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Peter Siiteri plays Oppenheimer, the enigmatic genius going off his clock on the eve of his world-changing explosion. His best scene has him sitting under the bomb at night, talking to the young guitarist, Ray Layton, about their place in history. At this point, Layton is still the young, enthusiastic soldier who's about to have his eye burned by radiation from the test. Siiteri does a nice job here of seeming both crazy and lucid, delivering a good speech about the Bhagavad Gita; but otherwise he drifts in and out of character the way Oppenheimer moves in and out of time. The one really urgent character is the old Ray Layton, a rickety, washed-up country singer, played with an electric intensity by John Robb. The old Ray wears a white patch over his burned eye and has a strange enthusiasm for the sharp-dressed televangelist, Jackie, because he likes her message about rapture. When he sings a gravelly hymn on her Bible show he gets accosted on the air by a pregnant military wife who wants him to lay hands on her belly. This woman, Jane, is played without real conviction by Lisa Steindler. Her whole story seems forced, in fact, both by Steindler and the script; and when her miscarriage seems to coincide with the test explosion in the desert -- thanks to the loose time frame -- you get the idea that all the orbiting scenes are trying to cobble together some impression of Apocalypse (that enticing Cold War cliche), but it's not very compelling.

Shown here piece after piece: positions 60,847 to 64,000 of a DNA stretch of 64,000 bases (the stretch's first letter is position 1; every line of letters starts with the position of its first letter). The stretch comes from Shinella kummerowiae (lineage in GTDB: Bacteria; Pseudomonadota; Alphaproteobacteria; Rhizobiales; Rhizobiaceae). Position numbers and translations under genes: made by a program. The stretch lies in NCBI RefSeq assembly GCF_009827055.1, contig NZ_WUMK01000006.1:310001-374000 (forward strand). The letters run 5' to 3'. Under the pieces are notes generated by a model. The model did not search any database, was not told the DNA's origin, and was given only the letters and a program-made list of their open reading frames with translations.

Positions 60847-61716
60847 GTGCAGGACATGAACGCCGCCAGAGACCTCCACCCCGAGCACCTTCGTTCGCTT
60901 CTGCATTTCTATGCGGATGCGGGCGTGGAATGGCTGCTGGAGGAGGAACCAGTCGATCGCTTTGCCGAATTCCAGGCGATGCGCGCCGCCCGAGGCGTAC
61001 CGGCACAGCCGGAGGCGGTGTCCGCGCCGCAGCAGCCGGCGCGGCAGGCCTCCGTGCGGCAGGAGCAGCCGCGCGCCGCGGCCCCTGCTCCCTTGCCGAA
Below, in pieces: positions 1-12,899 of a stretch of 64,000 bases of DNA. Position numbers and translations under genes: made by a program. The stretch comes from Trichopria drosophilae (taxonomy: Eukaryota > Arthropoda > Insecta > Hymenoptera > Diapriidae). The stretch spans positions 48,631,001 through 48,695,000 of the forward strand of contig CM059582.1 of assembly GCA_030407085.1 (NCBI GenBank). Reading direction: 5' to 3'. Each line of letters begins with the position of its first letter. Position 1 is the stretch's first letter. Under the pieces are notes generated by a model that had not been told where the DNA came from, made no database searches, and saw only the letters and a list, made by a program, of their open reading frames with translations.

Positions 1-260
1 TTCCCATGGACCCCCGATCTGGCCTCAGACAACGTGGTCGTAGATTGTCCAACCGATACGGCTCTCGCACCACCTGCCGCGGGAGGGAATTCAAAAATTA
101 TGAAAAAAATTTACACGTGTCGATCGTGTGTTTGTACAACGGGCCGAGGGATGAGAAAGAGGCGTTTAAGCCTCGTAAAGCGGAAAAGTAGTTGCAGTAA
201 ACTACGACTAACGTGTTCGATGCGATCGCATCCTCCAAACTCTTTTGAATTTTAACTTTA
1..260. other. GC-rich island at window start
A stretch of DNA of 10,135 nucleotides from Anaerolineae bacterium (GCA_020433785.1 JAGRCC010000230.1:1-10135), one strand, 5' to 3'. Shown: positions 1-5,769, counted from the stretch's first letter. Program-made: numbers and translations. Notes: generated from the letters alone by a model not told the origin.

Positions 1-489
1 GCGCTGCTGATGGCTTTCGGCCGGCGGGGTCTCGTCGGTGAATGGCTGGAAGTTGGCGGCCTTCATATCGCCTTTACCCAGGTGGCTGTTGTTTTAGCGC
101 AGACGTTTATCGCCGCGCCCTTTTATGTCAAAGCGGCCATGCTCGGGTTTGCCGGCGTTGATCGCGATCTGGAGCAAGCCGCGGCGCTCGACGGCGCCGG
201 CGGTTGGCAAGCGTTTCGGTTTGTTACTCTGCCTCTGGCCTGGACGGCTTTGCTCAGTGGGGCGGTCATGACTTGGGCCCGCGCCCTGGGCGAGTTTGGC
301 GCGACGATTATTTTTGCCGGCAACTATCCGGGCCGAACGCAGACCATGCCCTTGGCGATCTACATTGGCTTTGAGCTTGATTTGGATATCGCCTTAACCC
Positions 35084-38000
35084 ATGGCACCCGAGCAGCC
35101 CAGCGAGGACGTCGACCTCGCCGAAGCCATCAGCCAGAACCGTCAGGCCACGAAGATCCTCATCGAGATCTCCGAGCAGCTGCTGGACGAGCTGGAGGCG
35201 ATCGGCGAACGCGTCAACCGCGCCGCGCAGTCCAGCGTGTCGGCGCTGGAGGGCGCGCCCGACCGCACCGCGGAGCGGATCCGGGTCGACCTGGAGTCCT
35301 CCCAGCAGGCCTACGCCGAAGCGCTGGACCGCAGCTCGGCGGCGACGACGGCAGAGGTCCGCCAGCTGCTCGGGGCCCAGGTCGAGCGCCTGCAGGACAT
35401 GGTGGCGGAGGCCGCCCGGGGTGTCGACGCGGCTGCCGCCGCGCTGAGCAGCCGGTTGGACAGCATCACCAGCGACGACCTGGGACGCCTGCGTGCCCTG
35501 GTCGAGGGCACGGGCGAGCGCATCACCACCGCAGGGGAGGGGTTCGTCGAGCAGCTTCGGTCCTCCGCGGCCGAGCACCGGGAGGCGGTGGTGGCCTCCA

-- Michael Scott Moore

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